A bit of snow didn't stop 100 saplings from being planted in Berry Hill Park, creating the ninth community orchard in Mansfield District Council's open spaces.
The orchard has been supported by the UK Urban Forest Programme, funded by Trees for Cities and the trees planted include apples, pears, plums, cherries, medlars (quince), hazels and mulberries.
The trees will start fruiting this year but not enough to harvest. A sizable harvest is expected in three to four years. The Friends of Berry Hill Park are aiming to help maintain the trees until they are established and it is hoped that the wider community will also help prune and harvest the trees in the future.
Cllr Andy Burgin, Portfolio Holder for the Environment, said: “Sadly the current Covid restrictions meant we could not involve the Friends of Berry Hill Park and local primary school in planting the trees. But there will be plenty of opportunities in the future for the local community to be involved in the ongoing maintenance of this orchard – as well as the chance to enjoy the fruit and nuts it produces.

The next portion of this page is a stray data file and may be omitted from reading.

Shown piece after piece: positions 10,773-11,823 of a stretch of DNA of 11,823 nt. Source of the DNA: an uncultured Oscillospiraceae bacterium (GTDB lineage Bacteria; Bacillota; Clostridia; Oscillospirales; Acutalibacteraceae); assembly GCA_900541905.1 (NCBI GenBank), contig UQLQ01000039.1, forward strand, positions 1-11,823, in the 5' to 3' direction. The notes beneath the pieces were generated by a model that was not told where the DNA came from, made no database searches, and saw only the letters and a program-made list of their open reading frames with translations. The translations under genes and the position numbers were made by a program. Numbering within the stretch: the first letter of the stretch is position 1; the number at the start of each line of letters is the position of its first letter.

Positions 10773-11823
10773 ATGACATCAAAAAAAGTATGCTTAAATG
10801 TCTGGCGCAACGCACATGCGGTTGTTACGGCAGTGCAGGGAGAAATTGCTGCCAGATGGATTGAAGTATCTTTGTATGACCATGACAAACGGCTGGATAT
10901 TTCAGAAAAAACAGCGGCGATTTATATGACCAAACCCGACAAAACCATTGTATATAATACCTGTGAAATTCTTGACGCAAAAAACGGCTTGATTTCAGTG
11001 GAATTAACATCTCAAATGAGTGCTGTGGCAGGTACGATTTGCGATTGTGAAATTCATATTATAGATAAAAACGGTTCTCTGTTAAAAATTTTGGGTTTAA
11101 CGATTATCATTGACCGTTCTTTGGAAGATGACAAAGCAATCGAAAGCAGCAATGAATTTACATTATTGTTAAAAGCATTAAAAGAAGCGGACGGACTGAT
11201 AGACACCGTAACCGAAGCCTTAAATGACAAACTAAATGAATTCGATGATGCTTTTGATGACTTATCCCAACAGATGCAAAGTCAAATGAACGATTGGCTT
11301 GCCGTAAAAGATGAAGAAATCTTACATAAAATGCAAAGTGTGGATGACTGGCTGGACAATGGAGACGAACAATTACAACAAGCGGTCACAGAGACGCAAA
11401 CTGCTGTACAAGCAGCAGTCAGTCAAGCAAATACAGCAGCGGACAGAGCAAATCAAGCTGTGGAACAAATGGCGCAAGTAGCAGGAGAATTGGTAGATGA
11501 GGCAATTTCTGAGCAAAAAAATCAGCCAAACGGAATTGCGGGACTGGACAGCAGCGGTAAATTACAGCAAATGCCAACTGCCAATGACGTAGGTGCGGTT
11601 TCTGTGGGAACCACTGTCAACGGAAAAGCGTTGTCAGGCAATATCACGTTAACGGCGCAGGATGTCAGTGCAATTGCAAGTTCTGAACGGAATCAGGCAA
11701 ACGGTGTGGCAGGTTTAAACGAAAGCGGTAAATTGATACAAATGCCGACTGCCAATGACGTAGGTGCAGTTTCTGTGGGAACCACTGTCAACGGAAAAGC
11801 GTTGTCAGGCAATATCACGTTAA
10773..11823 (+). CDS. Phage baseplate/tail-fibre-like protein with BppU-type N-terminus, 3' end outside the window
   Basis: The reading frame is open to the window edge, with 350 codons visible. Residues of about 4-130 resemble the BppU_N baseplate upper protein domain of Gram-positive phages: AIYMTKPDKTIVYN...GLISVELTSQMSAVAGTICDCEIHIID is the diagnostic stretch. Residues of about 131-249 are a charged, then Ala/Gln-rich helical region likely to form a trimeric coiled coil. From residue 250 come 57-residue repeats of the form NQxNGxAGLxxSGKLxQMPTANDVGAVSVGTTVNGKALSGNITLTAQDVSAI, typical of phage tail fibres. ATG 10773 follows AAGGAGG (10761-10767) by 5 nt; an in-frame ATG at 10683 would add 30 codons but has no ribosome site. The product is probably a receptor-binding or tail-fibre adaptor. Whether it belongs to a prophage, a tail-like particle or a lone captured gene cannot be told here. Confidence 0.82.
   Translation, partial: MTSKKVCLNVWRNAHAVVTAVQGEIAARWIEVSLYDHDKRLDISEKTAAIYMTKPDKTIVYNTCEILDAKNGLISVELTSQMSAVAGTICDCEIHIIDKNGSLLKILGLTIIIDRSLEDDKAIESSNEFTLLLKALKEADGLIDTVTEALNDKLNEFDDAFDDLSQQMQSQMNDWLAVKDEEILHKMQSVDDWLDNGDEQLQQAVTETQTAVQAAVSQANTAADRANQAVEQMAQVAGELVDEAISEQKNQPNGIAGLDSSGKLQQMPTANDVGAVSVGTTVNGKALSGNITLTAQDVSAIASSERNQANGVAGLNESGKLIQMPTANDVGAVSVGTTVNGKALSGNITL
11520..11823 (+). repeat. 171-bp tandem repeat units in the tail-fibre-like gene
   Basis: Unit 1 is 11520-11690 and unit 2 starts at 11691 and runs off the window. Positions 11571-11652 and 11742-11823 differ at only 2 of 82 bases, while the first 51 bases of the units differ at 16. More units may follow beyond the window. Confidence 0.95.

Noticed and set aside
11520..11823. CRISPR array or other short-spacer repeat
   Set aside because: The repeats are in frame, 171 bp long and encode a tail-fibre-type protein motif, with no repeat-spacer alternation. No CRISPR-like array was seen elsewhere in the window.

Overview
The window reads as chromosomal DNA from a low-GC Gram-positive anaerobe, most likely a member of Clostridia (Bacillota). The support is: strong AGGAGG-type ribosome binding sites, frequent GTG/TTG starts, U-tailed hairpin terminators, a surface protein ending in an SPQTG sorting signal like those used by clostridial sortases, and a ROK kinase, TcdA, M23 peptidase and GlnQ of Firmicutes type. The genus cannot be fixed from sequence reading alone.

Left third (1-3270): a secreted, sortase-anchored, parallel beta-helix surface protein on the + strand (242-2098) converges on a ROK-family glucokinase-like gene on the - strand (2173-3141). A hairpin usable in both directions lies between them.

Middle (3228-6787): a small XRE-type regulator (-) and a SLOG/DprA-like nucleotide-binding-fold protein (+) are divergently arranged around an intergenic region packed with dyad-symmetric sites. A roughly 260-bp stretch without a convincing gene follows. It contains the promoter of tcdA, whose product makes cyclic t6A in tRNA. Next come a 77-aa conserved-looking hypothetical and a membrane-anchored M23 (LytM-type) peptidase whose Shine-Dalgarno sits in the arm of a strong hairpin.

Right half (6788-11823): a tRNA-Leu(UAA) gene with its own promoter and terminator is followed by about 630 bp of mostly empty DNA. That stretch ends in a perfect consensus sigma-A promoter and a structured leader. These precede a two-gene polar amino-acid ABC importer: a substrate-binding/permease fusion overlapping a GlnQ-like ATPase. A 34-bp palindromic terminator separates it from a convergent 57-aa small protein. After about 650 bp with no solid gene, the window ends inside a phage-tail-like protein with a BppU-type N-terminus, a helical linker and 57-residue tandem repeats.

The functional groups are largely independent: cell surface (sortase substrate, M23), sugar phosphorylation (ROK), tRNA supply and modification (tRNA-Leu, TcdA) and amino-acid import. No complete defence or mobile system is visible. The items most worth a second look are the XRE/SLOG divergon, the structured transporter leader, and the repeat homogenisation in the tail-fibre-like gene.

“Despite the snowy conditions, our Parks team reported that the ground was actually very soft and perfect for planting. The soil is of an exceptional quality which will ensure the trees have the best chance of producing good quality fruit.
“The easily accessible location of the orchard in the park aims to encourage community participation for all abilities as well as giving the park a biodiversity boost by linking woodland next to the café to acid grasslands near Bloomsbury Gardens and Black Scotch Lane.”